How to obtain Lodz cemetery photo #lodz


Frank Szmulowicz
 

Lodz Cemetery

GRYNBERG

Henryk

Section: 9)14 Row: 8 Grave: 67 Side: L

   

05-Aug-1940

1

   

Register Page #: 242 Image #: P1020258.JPG

 
How can I get a picture of this grave?
Frank Szmulowicz


David Brostoff
 

On Jan 17, 2022, at 8:56 AM, Frank Szmulowicz <FrankSzmulowicz@...> wrote:

How can I get a picture of this grave?
Find a Grave <https://www.findagrave.com> has volunteers all over the world.

David Brostoff


Bernard Flam
 

Hi from Paris,
Dear Franck,
I am sorry to tell that perhaps you will not get a picture of Henryk's grave.
Lodz' s ghetto was closed ca March / April 1940 and the cemetery was included in the ghetto boundaries.
When persons died in the ghetto, as my GGF Abe Nusen Kronenberg, they were buried in what is called now "ghetto fields".
As tombstones were no longer "available" during this period, graves were only marked with a small iron pole holding a plate for identification.
Shortly after end of Shoah, these poles disappeared...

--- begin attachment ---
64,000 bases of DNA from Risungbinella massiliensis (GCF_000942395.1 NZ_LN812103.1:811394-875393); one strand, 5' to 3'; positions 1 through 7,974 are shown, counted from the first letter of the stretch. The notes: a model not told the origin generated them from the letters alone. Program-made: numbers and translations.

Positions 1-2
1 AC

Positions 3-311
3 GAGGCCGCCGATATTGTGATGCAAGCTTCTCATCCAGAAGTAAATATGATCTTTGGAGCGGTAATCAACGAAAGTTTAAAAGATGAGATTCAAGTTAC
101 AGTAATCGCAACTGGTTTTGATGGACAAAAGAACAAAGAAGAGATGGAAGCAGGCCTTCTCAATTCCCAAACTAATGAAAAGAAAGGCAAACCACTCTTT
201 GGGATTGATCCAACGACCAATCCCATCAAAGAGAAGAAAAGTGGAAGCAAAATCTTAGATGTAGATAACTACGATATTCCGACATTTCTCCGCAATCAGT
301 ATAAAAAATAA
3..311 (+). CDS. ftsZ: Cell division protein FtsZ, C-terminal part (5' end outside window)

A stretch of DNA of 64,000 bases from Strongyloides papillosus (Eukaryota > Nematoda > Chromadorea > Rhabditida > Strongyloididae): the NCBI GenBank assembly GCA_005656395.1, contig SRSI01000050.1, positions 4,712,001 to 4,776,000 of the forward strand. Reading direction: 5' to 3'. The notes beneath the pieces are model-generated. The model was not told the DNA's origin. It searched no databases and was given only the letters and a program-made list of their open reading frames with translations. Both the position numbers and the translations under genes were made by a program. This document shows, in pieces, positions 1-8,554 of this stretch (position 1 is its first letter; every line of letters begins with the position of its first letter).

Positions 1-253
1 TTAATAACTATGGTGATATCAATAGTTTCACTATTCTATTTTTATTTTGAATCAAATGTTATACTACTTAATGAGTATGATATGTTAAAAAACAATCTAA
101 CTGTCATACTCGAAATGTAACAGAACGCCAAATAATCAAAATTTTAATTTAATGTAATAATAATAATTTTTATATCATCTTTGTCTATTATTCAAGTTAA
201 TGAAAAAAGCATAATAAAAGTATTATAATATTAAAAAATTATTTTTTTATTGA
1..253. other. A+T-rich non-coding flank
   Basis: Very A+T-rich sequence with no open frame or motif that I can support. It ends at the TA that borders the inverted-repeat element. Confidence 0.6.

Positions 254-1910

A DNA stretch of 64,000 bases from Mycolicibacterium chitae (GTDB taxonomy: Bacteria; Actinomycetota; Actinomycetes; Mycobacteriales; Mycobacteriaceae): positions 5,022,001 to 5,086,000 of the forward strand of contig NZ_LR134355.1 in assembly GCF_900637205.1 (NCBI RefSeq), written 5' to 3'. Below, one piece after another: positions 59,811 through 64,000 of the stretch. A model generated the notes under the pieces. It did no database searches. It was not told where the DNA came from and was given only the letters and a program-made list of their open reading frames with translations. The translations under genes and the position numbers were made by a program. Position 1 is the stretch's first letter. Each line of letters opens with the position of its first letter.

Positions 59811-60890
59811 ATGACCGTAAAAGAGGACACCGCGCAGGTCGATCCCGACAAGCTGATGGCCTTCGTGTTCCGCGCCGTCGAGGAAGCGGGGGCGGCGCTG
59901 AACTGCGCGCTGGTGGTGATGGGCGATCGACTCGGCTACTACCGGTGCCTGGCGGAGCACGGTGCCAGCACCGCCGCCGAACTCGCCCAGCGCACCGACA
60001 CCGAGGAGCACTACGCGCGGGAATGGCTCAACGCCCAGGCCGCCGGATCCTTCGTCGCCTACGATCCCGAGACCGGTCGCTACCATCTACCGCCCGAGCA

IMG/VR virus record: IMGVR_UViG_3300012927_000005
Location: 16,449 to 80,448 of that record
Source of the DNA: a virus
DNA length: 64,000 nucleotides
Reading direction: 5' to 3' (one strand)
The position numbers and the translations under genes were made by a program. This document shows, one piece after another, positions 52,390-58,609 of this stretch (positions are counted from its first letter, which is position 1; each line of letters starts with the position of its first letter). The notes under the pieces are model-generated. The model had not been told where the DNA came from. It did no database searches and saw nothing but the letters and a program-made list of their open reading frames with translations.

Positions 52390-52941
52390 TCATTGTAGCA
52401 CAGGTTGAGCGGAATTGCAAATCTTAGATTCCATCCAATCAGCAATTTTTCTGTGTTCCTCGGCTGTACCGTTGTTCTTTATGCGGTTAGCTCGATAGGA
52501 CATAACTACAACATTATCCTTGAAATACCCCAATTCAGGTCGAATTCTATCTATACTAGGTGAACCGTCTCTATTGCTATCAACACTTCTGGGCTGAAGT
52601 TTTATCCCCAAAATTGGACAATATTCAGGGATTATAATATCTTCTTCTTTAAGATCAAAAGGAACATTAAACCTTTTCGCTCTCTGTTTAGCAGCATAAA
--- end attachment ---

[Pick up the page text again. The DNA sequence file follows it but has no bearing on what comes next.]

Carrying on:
Some originals can been seen in Yad Vashem, in room dedicated to Lodz ghetto.
I attach a picture of a re-installation of these poles, but unfortunately not in real place of graves.
The good news are Lodz's cemetery has been preserved till today and a large part is cleaned from vegetation years after years by volunteers : so former graves can be accessed, as I show with my own pictures.
Khavershaft
Bernard Flam 
Archives & history of Medem Center - Arbeter Ring of France
families Zysman, Kronenberg, Rottersman of Lodz


Frank Szmulowicz
 

Thank you, Bernard. I have contacted the cemetery by e-mail and am awaiting their response. Thank you for explaining to me what I may expect as an answer.